A “Much More Important Demonstration of Our Principles” Lies Ahead

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For those of us alcoholics and addicts who have been blessed enough to find ourselves in recovery, we most likely already know that working the 12-Steps on a daily basis can provide us with a daily reprieve from our alcoholism and addiction. Maybe we just wanted recovery to get sober, but now there’s all this talk of spiritual principles and growth. Yet, we don’t want to go back to our old way of life. We want to stay sober — but it seems like the only way to do that is to get involved with the work of recovery. 

It might be an extremely good idea to work the 12-Steps. As we do this work and engage in all the elements of a recovery lifestyle, we may notice that each one of the 12-Steps teaches us about important spiritual principles as we practice them. These may be concepts we are familiar with, or things we never really paid attention to before, but the journey of recovery includes almost constant opportunity to learn and grow. As the “Big Book” of Alcoholics Anonymous says about our new sober life in recovery, “Our real purpose is to fit ourselves to be of maximum service to God and the people about us.” It isn’t just about getting sober. It’s about recovering, and the principles behind the 12-Steps help us fulfill our real purpose.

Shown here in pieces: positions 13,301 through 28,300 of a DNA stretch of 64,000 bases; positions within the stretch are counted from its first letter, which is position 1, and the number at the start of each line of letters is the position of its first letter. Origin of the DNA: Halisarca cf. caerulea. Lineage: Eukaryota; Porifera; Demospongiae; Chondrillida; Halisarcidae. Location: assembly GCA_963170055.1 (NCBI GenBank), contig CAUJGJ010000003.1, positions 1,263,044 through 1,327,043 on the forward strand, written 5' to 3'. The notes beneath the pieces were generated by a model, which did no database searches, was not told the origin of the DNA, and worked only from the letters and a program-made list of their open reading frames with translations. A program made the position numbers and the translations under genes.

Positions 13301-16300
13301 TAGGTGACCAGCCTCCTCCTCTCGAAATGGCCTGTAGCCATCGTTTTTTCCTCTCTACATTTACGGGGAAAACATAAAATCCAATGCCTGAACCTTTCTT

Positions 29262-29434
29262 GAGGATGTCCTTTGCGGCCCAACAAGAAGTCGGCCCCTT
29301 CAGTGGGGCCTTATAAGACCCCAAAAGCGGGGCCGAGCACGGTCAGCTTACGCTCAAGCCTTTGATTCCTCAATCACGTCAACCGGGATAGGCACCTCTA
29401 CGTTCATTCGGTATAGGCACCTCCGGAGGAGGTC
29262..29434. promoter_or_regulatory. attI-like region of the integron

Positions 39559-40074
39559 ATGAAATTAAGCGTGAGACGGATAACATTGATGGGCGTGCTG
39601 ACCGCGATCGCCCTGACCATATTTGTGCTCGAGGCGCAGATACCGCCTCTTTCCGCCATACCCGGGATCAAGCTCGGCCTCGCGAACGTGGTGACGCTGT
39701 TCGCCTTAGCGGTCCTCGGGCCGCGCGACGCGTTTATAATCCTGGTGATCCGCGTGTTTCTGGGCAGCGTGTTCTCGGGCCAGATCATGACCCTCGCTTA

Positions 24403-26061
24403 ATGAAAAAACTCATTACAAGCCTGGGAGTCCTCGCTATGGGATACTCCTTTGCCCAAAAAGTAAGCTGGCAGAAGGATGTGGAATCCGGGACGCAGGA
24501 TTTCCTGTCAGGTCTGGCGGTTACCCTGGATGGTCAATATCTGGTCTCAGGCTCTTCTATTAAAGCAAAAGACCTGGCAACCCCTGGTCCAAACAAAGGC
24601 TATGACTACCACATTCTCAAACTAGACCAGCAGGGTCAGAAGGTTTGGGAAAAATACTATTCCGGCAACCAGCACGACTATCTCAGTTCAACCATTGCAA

The Spiritual Principles of the 12-Steps

Each of the 12-Steps carries within it many lessons, helpful tools, and ways of thinking, behaving, or dealing with our lives. But each one is also founded upon a spiritual principle that can not only help us better grasp our 12-Step work as we go along, but is meant to spill over into our daily lives. For a firsthand and thorough experience with these principles, it is highly suggested to each alcoholic and addict that we find a sponsor, a home group meeting, and then work the 12-Steps. We will encounter many principles along this recovery journey. 

The principle woven into the 1st-Step is Honesty. Within the 2nd-Step, we have Hope. The 3rd-Step builds upon Faith. The 4th-Step asks us to have Courage. The 5th-Step gives us an opportunity to practice Integrity. The 6th-Step teaches us about Willingness. The 7th-Step shows us the beauty of Humility. The 8th-Step is really about Love. The 9th-Step lets us experience the positive aspects of Discipline. The 10th-Step teaches us how we may grow with Perseverance. The 11th-Step gradually builds our Awareness. The 12th-Step brings us right back to our true purpose, Service. Again, to really understand what all this means, it is recommended that you find a sponsor to help you take the 12-Steps.

What These Principles Mean for Us

Now that we know the principles that each of the 12-Steps teaches us, we can dig into what these principles mean for us. What each individual principle means in relation to the Step it’s connected with is a personal experience, but there is a reason the 12-Steps give us these lessons. Again, the Big Book says, “We feel that elimination of our drinking is but a beginning. A much more important demonstration of our principles lies before us in our respective homes, occupations, and affairs.” What this means is that mere sobriety is not enough. Though that may be all we came to Jaywalker Lodge for, if we truly want to stay sober, our only sure bet may well be engaging in the 12-Step program of recovery. Stopping alcohol and drugs is only the beginning — if we stop there, not only might we not stay sober for long, but we are selling ourselves extremely short. We could totally miss living the life of our dreams. If we incorporate the program of recovery into our lives, we may find ourselves experiencing a life full of meaning, freedom, joy, love, and companionship.